Fake Firefox update email – don’t click, or you may have your passwords stolen

Fake FirefoxAlthough we see some very sneaky social engineering tricks used by scammers and cybercriminals on occasions, designed to trick users into making unwise decisions, we also see some very basic attempts at online crime.

Take, for instance, this email which was spammed out this weekend pretending to be an advisory about a new update to the popular Firefox web browser.

Hopefully no regular reader of Naked Security would fall for it.

Fake Firefox update email

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Subject: New version released.

Message body:

Important notice
A Firefox software update is a quick download of small amounts of new code to your existing Firefox browser. These small patches can contain security fixes or other little changes to the browser to ensure that you are using the best version of Firefox available. Firefox is constantly evolving as our community finds ways to make it better, and as we adjust to the latest security threats. Keeping your Firefox up-to-date is the best way to make sure that you are using the smartest, fastest and . most importantly . safest version of Firefox available. A Firefox update will not make any changes to your bookmarks, saved passwords or other settings. However, there is a possibility that some of your Add-ons won.t be immediately compatible with new updates.
For security reasons please update your firefox version now

There are no surprises here. The link downloads an executable file, which bundles together an installer for Mozilla Firefox 5.0.1 and… a password-stealing Trojan horse.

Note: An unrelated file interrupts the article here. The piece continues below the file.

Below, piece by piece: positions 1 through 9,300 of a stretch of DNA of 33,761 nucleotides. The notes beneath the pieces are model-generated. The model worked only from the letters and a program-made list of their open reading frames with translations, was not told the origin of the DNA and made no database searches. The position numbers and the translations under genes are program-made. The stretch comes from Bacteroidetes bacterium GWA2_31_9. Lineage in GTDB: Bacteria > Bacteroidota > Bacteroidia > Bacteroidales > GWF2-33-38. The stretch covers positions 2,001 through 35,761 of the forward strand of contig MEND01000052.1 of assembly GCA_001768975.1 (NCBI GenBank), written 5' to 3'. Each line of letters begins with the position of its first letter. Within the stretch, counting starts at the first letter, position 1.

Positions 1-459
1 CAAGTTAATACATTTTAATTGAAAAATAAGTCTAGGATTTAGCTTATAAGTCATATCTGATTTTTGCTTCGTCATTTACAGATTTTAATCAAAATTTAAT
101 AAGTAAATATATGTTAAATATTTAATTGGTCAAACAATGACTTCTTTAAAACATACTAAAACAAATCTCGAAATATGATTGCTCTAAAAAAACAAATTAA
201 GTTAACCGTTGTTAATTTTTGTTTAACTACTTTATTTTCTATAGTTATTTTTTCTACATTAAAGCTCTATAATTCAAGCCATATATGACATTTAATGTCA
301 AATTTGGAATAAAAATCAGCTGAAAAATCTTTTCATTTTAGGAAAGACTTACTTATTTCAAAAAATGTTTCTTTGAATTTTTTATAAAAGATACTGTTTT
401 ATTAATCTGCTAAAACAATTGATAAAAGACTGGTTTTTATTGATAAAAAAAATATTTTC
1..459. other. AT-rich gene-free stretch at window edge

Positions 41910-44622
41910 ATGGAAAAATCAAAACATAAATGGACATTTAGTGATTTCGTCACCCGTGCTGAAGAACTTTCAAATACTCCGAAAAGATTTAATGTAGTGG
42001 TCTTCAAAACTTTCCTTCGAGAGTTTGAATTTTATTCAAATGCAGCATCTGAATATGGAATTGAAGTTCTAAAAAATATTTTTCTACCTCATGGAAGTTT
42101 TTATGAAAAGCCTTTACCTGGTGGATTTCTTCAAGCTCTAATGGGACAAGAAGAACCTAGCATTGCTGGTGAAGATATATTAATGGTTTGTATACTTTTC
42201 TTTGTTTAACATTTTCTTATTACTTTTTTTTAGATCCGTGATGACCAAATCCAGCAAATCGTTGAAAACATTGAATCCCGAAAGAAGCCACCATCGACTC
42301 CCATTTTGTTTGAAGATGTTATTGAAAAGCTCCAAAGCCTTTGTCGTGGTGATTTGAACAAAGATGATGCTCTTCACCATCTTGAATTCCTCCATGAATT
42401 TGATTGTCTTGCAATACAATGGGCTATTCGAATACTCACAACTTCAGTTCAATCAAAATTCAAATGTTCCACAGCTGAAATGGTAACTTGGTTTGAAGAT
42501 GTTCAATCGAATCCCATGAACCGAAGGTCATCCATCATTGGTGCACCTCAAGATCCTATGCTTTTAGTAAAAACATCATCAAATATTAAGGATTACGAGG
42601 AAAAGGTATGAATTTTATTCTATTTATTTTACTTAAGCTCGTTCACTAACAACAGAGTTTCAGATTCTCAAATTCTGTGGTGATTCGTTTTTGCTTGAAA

Sophos already detected the Trojan horse as Troj/PWS-BSF.

Our labs have also added detection for the actual bundle itself, which we’re identifying as Troj/Mdrop-DPO.

You should always exercise caution when you’re asked to click on a link in an unsolicited email.

And, in particular, don’t forget that Firefox automatically updates itself – so you should never have to act upon an email like this. If you want to manually look for the latest update, simply open Firefox and go to the Help menu and select About Firefox.

Here’s a link to Mozilla’s website, where you can download the real latest version of Firefox.

Graham Cluley is an award-winning keynote speaker who has given presentations around the world about cybersecurity, hackers, and online privacy. A veteran of the computer security industry since the early 1990s, he wrote the first ever version of Dr Solomon's Anti-Virus Toolkit for Windows, makes regular media appearances, and is the co-host of the popular "Smashing Security" podcast. Follow him on Twitter, Mastodon, Threads, Bluesky, or drop him an email.

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